First of all, love is a joint experience between two persons – but the fact that it is a joint experience does not mean that it is a similar experience to the two people involved. There are the lover and the beloved, but these two come from different countries. Often the beloved is only the stimulus for all the stored-up love which has lain quiet within the lover for a long time hitherto. And somehow every lover knows this. He feels in his soul that his love is a solitary thing. He comes to know a new strange loneliness and it is this knowledge which makes him suffer. So there is only one thing for the lover to do. He must house his love within himself as best he can; he must create for himself a whole new inward world – a world intense and strange, complete in himself.

Never have I read an account of love that more closely parallels my own thinking. So many points here border on my own experience: the loneliness; the fact that that loneliness drives the lover to a kind of narcissistic introspection; the ultimate solution of ‘housing’ the love within the self. Shakespeare touches on the same in Sonnet 31: ‘Thou art the cave where buried love doth live, / Hung with the trophies of my lovers gone…’ That this passage comes from The Ballad of the Sad Café – a novella in which someone falls in love with the hunchback for a change – only makes it more precious.

I see you, Friar Laurence, as a shining example – for getting by in a world where love is by no means guaranteed. It’s only through acting that I have been assured a glance into the garden. I pray I might one day get past the gate. The brutal likelihood is that I won’t. The loneliness of the actor is sacrosanct. It’s rather like being a monk.

It’s on this basis, then, that I’m happy to come to you, Friar. The ‘dear’ can wait. For now, though, there is much to think about.

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Fantasy Noir II

I so enjoyed writing the last entry on the nascent subgenre of fantasy noir that I’ve compiled a sequel. So much of what drives my writing is the fanatical belief that most of my time is squandered, wasted, frittered away. Prizing up these decaying films consumes such a lot of my time that it’s refreshing to convert it into something of substance. Here, then, is the next kaleidoscope of uncanny cinema. Points of focus include theological uncertainty, coded colour, and, surprisingly often, new beginnings.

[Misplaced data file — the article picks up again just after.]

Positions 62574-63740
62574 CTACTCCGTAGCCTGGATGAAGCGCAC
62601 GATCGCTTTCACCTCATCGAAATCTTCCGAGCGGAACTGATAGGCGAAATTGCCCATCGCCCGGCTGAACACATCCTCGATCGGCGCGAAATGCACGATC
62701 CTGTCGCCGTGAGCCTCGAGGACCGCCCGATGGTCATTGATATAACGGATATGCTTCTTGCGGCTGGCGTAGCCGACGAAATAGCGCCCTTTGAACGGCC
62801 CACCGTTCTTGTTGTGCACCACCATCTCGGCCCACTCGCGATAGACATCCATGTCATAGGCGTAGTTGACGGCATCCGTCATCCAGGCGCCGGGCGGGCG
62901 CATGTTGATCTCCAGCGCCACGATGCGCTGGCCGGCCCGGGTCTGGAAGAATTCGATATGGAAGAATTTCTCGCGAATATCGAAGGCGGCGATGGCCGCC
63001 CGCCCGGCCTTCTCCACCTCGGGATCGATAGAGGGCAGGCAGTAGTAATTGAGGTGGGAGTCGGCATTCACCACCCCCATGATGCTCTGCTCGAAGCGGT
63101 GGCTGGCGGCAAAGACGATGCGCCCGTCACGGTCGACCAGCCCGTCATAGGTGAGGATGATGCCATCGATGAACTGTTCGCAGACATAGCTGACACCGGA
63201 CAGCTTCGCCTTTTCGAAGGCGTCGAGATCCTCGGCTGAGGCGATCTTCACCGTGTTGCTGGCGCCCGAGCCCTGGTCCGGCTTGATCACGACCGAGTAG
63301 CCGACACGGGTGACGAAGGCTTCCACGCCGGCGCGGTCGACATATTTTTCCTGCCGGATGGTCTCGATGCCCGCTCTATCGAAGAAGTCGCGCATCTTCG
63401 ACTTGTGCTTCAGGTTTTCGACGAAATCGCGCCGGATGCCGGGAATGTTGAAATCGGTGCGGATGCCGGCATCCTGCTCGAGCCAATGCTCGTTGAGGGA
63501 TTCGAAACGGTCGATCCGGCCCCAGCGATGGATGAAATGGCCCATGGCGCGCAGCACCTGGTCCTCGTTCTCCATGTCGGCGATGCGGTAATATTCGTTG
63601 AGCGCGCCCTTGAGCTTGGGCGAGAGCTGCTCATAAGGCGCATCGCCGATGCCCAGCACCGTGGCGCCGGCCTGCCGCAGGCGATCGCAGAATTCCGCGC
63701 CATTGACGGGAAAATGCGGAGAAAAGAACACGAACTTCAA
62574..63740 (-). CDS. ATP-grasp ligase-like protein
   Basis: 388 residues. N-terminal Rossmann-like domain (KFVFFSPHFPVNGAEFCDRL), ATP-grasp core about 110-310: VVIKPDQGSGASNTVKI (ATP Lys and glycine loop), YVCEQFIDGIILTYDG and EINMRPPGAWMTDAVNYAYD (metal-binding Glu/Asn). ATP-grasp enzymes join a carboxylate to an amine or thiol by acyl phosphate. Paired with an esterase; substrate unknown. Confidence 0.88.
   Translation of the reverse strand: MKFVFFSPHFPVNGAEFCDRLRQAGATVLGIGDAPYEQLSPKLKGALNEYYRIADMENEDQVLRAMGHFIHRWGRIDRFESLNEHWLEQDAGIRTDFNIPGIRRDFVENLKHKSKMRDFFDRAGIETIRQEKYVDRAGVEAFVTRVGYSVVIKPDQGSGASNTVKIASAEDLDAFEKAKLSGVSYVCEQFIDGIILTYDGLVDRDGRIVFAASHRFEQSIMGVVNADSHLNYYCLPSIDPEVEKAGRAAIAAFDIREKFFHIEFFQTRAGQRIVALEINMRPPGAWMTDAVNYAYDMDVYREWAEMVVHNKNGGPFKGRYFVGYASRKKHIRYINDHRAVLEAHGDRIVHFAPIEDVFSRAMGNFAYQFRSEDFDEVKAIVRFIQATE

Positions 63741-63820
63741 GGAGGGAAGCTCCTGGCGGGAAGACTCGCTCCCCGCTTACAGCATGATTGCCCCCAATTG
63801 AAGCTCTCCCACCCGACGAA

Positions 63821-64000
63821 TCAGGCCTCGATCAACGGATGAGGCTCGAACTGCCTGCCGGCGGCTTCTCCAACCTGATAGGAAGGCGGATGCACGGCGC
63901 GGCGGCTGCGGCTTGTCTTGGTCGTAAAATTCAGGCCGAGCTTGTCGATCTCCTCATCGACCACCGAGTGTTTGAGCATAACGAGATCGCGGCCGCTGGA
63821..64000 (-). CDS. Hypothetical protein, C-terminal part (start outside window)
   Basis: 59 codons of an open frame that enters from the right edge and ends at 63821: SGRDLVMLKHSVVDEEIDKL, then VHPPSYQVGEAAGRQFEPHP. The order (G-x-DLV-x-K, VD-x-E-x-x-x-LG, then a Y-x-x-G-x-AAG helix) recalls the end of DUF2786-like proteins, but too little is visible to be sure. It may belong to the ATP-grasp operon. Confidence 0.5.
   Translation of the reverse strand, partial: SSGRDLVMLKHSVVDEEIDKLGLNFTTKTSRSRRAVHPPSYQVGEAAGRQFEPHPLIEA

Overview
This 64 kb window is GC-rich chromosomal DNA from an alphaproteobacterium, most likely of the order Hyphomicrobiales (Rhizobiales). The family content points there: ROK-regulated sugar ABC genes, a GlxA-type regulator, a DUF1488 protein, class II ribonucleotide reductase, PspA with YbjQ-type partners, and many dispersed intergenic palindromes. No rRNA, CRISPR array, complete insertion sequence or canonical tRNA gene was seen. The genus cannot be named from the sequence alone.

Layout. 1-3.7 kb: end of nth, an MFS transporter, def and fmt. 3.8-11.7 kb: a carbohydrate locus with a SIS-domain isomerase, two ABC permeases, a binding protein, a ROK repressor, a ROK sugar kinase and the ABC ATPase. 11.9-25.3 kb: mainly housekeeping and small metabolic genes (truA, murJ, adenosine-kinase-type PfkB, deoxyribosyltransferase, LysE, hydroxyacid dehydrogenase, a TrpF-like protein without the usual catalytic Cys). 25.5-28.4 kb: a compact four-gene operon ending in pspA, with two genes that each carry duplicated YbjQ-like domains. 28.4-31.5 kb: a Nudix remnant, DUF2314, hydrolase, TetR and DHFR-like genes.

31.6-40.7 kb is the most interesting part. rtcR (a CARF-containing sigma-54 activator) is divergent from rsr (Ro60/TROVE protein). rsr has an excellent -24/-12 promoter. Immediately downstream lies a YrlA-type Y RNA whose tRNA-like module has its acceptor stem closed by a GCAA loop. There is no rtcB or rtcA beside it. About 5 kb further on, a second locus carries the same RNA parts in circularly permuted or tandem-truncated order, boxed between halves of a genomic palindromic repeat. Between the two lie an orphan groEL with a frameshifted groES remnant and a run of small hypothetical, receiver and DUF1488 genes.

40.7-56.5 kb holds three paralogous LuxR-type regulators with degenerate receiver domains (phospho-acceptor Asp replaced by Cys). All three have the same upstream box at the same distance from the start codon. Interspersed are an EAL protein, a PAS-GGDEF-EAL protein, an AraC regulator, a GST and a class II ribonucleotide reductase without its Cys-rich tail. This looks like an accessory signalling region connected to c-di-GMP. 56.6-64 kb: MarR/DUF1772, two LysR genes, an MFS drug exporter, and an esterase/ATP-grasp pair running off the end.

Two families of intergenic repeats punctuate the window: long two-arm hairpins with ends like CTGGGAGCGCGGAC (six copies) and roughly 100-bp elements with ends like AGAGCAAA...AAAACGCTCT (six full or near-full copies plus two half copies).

FAUST (dir. F. W. Murnau, 1926)

Faust (1926)

Images are central to my relationship with acting – and cinema, at its best, is a treasure-house of images. Murnau’s Faust is a film in which unforgettable acting and images converge. This is largely due to Emil Jannings’ matchless performance as Mephisto. Jannings, later a star of Nazi propaganda films, is a difficult man to love; the Wagner of silent cinema. Yet there’s no denying his visual majesty as an actor. His Satan goes through three distinct incarnations, beating out Pazuzu in The Exorcist (1973) by half a century. There’s the bewinged, blackened demon of the opening – very similar to Chernabog in Fantasia (1940), as it looms over the plague-stricken village. There’s the filthy peasant – a mud-spattered, pedlar-like figure – and finally the more natty Mephisto in black silks. All are exquisite: nightmare beings who stand with Max Schreck’s Count Orlok and Lon Chaney’s Phantom as the silent cinema’s finest grotesques. In its live-action visualisation of demonic forces, Faust‘s only serious rival is Häxan (1922), Benjamin Christensen’s wild and woolly ‘Witchcraft through the Ages’. Christensen, however, fashions a Boschian nightmare of oppressive, unrelenting darkness, in which the Devil’s only serious rival is Freudian pseudo-psychology. Murnau’s demons gain by their relationship with the forces of light. The opening clash of Angel and Devil, sweeping away the skeletal spectres of the Four Horsemen, is Miltonic in the best sense. There’s no doubt a salient point here about silent cinema being nothing other than the clash of light and dark. But Murnau’s visual instincts are also thoroughly medieval, creating a sense of primary sources; one can imagine Milton taking in Faust before composing Paradise Lost. The out-of-the-kit trickery of the magic carpet ride is a perfect example: you know you’re looking at miniatures, but they’re exquisite for their unreality. Like a cathedral reaching for the heavens, Murnau’s film is a non-reality (or unprovable reality) breathtakingly visualised.

DOCTOR X (dir. Michael Curtiz, 1932)

Doctor X (1932)